He fought two duels—one with a turkey-cock,[clarification needed] a battle recorded by Davenant, and a second with Mr Crofts, who came to the meeting with a squirt gun, but who in the more serious encounter which ensued was shot dead by little Hudson, who fired from horseback, the saddle putting him on a level with his antagonist. Twice was Jeffrey made prisoner—once by the Dunkirkers as he was returning from France, whither he had been on homely business for the Queen; the second time was when he fell into the hands of Turkish pirates. His sufferings during this latter captivity made him, he declared, grow, and in his thirtieth year, having been of the same height since he was nine, he steadily increased until he was 3 feet 9 inches (1.14 m). At the Restoration, he returned to England, where he lived on a pension granted him by the Duke of Buckingham. He was later accused of participation in the Popish Plot and was imprisoned in the Gate House. He was released and shortly after died at the age of 63.[6]

Portrait of Nicolas Ferry, the court dwarf of King Stanislas of Poland

Contemporary with Hudson were the two other dwarfs of Henrietta Maria, Richard Gibson and his wife Anne. They were married by the Queen's wish; and the two together measured only 7 feet 2 inches (2.18 m) They had nine children, five of whom, who lived, were of ordinary stature. Edmund Waller celebrated the nuptials, Evelyn designated the husband as the "compendium of a man",[6] and Lely painted them hand in hand. Gibson was miniature painter to Charles I, and drawing-master to the daughters of James II, Queens Mary II and Anne, when they were children. Gibson was from Cumberland and began his career as a page, first in a "gentle", next in the royal family, died in 1690, in his seventy-fifth year, and is buried in St Paul's, Covent Garden. The last court dwarf in England was Coppernin, who was in the service of the princess (Augusta) of Wales, the mother of George III. The last dwarf retainer in a gentleman's family was the one kept by Mr Beckford, the author of Vathek and builder of Fonthill Abbey. He was rather too big to be flung from one guest to another, as used to be the custom at dinners in earlier days when a dwarf was a "necessity" for every noble family.[6]


Court dwarfs existed in Poland from at least the 16th century, when the Polish princesses Catherine Jagiellon and Sophia Jagiellon both had court dwarf of their own Agnieszka (courtier) and Dorothea Ostrelska, who accompanied them to Sweden and Germany respectively when they left Poland to marry.

Court dwarfs were still in existence at the Polish court during the 18th century, when they had become unfashionable in other courts. Stanislas of Poland owned Nicolas Ferry ("Bébé") (1741–1764), who measured 2 feet 9 inches (0.84 m). He was one of three dwarf children of peasant parents in the Vosges. He died in 1764, at the age of 24.[6]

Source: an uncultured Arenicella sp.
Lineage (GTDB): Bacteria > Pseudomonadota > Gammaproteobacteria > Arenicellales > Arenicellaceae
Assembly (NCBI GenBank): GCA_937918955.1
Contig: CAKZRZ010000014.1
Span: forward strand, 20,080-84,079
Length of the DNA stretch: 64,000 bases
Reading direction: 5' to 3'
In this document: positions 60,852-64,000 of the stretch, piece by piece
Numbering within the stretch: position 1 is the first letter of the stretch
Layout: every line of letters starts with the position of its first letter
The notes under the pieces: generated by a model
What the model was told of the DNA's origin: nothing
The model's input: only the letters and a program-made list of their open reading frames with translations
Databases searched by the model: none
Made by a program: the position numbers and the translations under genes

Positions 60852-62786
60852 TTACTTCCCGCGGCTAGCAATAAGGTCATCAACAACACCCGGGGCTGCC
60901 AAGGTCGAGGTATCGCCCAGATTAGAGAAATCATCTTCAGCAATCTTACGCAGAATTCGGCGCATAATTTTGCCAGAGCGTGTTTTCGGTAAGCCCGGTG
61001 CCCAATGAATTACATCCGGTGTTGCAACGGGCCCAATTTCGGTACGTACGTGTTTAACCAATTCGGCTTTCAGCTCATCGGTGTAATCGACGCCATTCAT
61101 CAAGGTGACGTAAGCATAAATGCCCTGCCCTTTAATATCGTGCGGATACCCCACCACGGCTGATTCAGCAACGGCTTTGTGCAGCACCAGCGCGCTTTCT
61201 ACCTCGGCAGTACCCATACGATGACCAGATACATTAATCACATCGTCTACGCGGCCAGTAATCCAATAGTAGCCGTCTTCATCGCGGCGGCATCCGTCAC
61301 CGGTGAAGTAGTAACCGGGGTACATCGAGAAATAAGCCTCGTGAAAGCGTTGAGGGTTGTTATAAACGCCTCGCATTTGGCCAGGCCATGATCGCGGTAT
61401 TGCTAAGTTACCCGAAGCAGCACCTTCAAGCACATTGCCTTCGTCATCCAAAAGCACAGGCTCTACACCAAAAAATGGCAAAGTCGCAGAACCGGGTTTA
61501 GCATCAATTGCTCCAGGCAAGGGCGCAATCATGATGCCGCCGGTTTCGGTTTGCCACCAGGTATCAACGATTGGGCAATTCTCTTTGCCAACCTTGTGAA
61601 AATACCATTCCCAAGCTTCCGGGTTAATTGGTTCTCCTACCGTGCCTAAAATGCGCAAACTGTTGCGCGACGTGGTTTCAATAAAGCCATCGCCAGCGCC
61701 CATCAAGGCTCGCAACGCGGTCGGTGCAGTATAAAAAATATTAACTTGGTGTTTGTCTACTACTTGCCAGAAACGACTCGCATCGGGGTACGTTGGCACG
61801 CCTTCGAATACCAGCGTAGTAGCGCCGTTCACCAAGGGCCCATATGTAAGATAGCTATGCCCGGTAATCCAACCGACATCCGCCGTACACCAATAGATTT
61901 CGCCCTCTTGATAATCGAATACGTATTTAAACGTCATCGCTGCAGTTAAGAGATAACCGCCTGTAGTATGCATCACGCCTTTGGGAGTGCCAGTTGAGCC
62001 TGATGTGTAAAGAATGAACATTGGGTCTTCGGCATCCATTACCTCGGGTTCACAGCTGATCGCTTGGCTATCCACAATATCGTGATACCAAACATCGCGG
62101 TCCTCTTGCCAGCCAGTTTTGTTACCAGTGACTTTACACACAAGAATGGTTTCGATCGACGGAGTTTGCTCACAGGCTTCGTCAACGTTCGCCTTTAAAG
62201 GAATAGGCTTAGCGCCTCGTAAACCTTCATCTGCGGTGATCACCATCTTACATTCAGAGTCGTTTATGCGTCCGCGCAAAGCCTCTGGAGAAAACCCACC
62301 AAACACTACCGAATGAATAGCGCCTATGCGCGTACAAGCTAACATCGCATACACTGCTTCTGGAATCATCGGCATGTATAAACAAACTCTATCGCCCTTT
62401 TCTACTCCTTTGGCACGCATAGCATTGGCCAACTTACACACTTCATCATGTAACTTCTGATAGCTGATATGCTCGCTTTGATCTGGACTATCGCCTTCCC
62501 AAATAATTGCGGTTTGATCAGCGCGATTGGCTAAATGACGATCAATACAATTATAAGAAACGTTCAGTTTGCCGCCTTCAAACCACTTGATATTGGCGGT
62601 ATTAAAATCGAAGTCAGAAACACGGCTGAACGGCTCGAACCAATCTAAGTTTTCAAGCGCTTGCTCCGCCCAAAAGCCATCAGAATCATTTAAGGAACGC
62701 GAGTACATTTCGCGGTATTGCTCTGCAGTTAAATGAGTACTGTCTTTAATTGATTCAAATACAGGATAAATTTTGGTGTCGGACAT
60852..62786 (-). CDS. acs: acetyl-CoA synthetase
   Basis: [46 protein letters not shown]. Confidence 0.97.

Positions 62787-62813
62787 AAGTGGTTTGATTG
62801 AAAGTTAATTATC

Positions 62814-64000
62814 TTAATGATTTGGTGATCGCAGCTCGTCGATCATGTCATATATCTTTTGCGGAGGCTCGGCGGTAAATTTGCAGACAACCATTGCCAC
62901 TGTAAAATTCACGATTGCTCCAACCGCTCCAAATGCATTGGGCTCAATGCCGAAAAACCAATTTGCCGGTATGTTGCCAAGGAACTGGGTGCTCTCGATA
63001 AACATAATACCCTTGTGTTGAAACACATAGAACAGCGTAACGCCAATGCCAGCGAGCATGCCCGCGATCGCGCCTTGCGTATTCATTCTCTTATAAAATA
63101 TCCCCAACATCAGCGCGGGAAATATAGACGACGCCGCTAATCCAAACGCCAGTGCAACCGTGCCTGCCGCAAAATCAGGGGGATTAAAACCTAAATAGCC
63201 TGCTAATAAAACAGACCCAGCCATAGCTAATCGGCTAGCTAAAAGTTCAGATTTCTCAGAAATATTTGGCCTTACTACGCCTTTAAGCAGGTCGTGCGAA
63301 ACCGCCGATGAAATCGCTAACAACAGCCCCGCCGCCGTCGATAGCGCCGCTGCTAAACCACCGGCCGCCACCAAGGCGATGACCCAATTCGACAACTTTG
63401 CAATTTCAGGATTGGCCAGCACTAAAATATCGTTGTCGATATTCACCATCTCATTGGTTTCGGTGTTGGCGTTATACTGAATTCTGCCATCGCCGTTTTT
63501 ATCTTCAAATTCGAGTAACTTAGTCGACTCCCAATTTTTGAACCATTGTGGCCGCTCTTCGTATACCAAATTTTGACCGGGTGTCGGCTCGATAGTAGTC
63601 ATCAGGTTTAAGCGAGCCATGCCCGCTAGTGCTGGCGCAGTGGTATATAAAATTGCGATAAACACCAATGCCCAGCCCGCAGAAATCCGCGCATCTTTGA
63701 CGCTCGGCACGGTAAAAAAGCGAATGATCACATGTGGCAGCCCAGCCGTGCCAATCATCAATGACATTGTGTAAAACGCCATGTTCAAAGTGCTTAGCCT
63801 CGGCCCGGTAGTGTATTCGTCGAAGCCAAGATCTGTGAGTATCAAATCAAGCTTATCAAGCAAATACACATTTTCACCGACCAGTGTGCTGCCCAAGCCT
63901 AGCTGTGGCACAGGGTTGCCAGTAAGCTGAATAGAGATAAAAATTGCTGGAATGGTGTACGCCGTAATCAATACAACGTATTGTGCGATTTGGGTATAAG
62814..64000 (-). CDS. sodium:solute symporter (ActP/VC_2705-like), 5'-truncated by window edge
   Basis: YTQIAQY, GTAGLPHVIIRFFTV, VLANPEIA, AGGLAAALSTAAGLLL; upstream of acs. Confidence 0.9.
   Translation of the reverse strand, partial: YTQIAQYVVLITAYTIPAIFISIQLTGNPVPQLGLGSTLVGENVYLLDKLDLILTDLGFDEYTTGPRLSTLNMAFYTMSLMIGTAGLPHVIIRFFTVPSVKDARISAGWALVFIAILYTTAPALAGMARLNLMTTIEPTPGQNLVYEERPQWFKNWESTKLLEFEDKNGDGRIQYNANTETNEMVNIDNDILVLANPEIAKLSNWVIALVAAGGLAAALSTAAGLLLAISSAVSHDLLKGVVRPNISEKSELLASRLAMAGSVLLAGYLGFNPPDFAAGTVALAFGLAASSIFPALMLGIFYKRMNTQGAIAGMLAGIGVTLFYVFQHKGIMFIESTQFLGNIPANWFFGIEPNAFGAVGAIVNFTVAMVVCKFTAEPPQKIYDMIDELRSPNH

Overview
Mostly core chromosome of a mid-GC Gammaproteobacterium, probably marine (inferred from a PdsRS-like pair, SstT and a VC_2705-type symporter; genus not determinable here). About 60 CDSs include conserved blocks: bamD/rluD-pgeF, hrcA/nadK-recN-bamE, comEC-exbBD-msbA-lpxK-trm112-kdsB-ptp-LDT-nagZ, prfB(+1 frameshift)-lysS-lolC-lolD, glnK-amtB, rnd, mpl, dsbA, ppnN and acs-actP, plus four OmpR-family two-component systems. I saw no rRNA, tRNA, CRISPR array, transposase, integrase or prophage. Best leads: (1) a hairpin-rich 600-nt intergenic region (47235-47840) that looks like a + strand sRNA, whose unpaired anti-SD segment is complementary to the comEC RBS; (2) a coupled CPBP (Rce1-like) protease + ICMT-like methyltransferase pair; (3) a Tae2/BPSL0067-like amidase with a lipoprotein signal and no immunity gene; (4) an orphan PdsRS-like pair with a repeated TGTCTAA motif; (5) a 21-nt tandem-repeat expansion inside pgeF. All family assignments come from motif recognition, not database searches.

Portrait of Philip IV of Spain with his court dwarf by Gaspar de Crayer
Portrait of Sebastián de Morra by Diego Velázquez c. 1645

The Spanish Royal Court was famed for its court dwarfs, and employed many during the 16th and 17th centuries. Of European court dwarfs, the most famous were those of Philip IV of Spain, the hunchbacks whose features have been painted by Diego Velázquez.[6] One of them was Maria Bárbola, who was employed as Enana de la Reina, the official dwarf of the queen, between 1651 and 1700. She was far from the only one, and the Queen's Household employed several, among them Juana de Aunon, the sisters Genoveva and Catalina Bazan and Bernarda Blasco. They had a privileged position with their own servants, and acted as playmates of the royal children.

The era of the court dwarfs in Spain ended in the year of 1700, when the new king Philip V of Spain modernized the Spanish Royal Court by abolishing several posts he deemed outdated and was by then unfashionable in other parts of Europe, such as jesters, fools and court dwarfs.[8]


Court dwarfs are noted at the Swedish Royal Court from the mid 16th-century, when the female court dwarfs "Lilla Gunnel" ('Little Gunnel') and Fedossa from Russia were in service of Princess Sophia of Sweden.[9]

The Polish princess Catherine Jagiellon (1526–1583), married to the Swedish John III, duke of Finland and later king of Sweden, had a close confidante in Dorothea Ostrelska, a dwarf woman. Dosieczka, as she was known, was one of the only members of Catherine's entourage that she kept with her while imprisoned by king Eric XIV of Sweden as a result of her husband, the king's brother, rebelling against the crown. Dosieczka was a favorite and confidante of Catherine also after the latter became queen of Sweden.

Court dwarfs were a part of the Swedish Royal Court during the entire 17th-century, often as jesters, and several are noted, such as "Narrinnan Elisabet" ('Elisabet the Female Jester'), employed with queen Maria Eleonora, Annika Kollberg (or 'Little Midget Annika') employed with queen Hedvig Eleonora,[10] and Anders Luxemburg with Charles XII of Sweden.

The court dwarfs were normally not given wages but only clothing, food and room: however, in individual cases some of them, such as the African court dwarf Carl Ulrich, could be given schooling and training in a proper occupation and formally employed as chamber servants or stable boys and thus given proper wages,[11] and at least one, Anders Been, was ennobled. The position of court dwarf became unfashionable after the reign of Charles XII.

List of people with the position of court dwarf[edit]


See also[edit]


  1. ^ a b Adelson 2005, p. 4
  2. ^ Ikengainc staff 2013.
  3. ^ a b c Talkenberger, Heike (2018). "Spaßmacher, Liebling, Diplomat". Damals (in German). No. 11. pp. 66–71.
  4. ^ a b Chisholm 1911, p. 739.
  5. ^ a b c Adelson 2005.
  6. ^ a b c d e f g h i Chisholm 1911, p. 740.
  7. ^ Walter Scott, Collection of Scarce and Valuable Tracts, vol. 2 (London, 1809), p. 381: Frederick Devon, Issues of Exchequer (London, 1836), pp. 191-2.
  8. ^ Nadine Akkerman: The Politics of Female Households: Ladies-In-Waiting Across Early Modern Europe Archived 2021-09-05 at the Wayback Machine (2013)
  9. ^ The Politics of Female Households: Ladies-in-waiting across Early Modern Europe. BRILL. 24 October 2013. ISBN 9789004258396. Archived from the original on 2021-09-05. Retrieved 2019-10-06.
  10. ^ Eva Österberg, red (1997). Jämmerdal & Fröjdesal. Kvinnor i stormaktstidens Sverige. Stockholm: Atlantis AB. ISBN 978-91-7486-355-0
  11. ^ Fabian Persson (1999). Servants of Fortune. The Swedish court between 1598 and 1721. Lund: Wallin & Dalholm. ISBN 91-628-3340-5

Further reading[edit]


External links[edit]